There was an air of improvisation Saturday evening in the Kay Spiritual Life Center of American University, when musicians, political exiles and their friends, and ordinary lovers of music and freedom got together for a concert honoring Solidarity. Arrangements had been made within less than a week, after President Reagan's unexpected announcement of Solidarity Day. The printed program had quite a few typographical errors and the order of works listed was frequently changed.

"Everybody says the typist did it," apologized Edward Lozansky of the Sakharov International Committee, a cosponsor of the event, "but nobody will say who typed it . . . We had been thinking of doing a program like this perhaps in March."

"Music evokes a nostalgia for the future," said composer-conductor Jerzy Sapiewski, who introduced the musical selections. That's what the music did Saturday night.

It was not the usual political rally, not the usual campus meeting of concerned academics, and certainly not the usual concert, though it included elements of all three. There was even a touch of wry poetry in a letter smuggled out of Poland and read to the audience by Frank Turaj, dean of the American University College of Arts and Sciences, which cosponsored the event: "They will crush us when they crush the birds -- when they take away their voices and clip their wings."

The evening's music often reinforced its theme -- not only in the operatic arias by Polish composer Stanislaw Moniuszko, but in the Russian selections sung by mezzo soprano Renata Babak and bass-baritone Andrij Dobriansky and in Italian arias by Verdi. Above all, perhaps the theme came into focus in the funeral march from Chopin's second piano sonata, played superbly by Alan Mandel, though some other passages might have profited from a bit more rehearsal. "This was not Chopin's idea of Poland's future," commented Sapiewski, but it seemed suitable for Poland's present.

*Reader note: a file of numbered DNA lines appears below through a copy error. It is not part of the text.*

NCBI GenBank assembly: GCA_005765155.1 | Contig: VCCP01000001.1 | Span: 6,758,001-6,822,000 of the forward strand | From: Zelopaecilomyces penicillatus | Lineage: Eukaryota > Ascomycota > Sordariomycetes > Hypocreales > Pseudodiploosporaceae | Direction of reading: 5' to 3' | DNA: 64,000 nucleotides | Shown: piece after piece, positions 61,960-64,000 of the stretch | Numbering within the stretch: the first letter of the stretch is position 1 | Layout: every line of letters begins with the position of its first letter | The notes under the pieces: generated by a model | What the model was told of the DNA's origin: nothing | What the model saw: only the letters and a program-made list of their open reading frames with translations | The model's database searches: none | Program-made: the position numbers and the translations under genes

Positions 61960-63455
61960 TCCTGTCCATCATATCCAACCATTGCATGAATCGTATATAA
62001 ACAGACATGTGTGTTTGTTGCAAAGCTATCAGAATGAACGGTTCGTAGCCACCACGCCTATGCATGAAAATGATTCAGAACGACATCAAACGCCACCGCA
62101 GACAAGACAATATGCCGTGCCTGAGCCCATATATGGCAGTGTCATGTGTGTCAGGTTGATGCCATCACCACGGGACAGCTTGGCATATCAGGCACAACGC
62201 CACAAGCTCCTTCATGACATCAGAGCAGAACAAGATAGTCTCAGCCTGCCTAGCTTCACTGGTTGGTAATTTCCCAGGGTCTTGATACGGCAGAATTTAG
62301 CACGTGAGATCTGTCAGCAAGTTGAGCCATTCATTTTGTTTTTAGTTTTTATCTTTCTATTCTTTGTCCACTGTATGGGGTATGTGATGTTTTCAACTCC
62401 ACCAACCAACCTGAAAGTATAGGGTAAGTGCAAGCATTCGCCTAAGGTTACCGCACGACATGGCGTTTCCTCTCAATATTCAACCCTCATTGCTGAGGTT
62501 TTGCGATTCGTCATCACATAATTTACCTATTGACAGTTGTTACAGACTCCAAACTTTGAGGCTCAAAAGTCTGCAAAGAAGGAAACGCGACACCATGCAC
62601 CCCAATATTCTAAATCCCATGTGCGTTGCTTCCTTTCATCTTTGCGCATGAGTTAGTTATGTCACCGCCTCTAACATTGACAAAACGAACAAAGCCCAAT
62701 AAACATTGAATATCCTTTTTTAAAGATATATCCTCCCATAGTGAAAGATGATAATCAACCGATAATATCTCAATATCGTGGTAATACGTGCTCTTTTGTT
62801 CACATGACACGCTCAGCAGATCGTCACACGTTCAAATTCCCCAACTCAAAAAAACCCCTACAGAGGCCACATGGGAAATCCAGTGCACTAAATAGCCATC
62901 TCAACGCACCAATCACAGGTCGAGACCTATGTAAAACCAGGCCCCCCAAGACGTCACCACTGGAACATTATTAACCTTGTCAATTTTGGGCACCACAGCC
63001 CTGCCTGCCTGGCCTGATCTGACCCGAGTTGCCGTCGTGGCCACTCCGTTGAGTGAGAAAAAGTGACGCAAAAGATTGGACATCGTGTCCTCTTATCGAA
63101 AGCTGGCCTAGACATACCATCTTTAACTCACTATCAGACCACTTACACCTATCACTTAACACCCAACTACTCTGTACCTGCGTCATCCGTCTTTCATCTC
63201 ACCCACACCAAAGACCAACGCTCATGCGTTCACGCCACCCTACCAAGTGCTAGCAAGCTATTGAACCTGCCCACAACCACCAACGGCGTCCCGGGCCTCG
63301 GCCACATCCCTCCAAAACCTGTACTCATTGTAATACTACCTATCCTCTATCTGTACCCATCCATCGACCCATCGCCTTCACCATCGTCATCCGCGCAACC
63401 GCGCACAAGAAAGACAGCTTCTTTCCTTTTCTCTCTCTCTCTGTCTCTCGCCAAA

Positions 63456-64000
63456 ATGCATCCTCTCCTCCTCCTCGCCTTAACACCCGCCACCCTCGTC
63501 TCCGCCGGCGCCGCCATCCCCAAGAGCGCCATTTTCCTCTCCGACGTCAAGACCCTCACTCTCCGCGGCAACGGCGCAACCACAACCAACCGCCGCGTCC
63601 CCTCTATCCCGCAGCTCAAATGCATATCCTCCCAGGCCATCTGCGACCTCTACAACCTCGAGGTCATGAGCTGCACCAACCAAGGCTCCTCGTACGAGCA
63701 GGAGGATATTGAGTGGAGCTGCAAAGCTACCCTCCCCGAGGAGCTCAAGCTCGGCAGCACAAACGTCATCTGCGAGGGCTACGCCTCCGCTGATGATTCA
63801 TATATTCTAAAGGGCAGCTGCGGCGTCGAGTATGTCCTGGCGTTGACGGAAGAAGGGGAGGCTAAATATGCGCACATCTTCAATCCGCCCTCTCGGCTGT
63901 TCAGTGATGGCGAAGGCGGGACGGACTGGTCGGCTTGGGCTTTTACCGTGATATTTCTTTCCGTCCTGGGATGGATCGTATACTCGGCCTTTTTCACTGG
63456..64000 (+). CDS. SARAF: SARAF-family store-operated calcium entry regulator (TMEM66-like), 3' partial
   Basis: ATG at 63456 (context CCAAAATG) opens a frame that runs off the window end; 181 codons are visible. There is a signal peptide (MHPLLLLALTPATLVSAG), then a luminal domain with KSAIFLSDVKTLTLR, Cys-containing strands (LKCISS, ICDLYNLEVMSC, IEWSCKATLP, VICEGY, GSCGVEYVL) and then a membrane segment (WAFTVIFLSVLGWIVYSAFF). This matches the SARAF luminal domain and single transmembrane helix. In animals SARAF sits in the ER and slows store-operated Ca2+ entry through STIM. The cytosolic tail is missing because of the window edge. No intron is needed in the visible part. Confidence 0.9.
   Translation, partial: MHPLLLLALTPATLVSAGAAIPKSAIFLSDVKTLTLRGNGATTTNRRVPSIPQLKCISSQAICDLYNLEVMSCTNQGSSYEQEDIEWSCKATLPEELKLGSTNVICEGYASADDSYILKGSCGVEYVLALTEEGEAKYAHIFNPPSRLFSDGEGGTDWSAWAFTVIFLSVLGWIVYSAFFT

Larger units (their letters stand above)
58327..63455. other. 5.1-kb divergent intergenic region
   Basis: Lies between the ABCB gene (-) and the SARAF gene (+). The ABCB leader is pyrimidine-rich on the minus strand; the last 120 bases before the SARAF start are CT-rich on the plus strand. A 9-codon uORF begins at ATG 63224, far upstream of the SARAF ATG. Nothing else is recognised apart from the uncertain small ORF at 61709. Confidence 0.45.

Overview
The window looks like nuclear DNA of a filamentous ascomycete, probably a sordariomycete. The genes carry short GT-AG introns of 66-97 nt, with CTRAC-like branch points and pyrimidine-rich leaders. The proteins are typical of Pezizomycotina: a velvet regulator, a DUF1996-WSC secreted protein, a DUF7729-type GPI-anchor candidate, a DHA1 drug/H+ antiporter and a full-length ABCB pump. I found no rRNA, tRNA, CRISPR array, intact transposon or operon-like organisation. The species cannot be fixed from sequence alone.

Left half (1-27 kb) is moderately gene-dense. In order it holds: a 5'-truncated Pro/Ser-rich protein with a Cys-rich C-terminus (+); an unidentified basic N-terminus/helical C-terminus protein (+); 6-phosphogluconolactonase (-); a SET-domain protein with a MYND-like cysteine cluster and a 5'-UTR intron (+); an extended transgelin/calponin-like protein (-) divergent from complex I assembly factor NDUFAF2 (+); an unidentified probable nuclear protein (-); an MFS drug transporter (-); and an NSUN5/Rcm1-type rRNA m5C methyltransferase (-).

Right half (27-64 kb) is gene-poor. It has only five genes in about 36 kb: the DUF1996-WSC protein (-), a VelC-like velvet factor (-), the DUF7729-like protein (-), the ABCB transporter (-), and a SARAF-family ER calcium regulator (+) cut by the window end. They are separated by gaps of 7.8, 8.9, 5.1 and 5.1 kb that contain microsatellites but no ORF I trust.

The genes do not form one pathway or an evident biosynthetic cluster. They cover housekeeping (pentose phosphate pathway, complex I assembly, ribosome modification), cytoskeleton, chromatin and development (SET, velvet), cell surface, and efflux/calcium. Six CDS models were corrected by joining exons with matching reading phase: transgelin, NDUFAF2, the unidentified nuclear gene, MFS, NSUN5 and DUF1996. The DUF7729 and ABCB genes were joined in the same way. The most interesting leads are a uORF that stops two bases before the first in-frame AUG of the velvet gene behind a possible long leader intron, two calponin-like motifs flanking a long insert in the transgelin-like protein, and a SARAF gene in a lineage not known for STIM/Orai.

Musically, the most thrilling part of the evening was the singing of Babak, a defector from the Bolshoi Opera and outspoken critic of the Soviet government. Her voice is both big and sweet, tremendously powerful and superbly controlled in its upper register, with only a small, piquant touch of the vibrato so often overindulged by Russian singers. Her singing reached its climax, and the evening was crystallized in a pure and colorful expression of what it was all about when she sang "Pace, Pace" from Verdi's "La Forza del Destino" -- an anthem for troubled souls if ever there was one.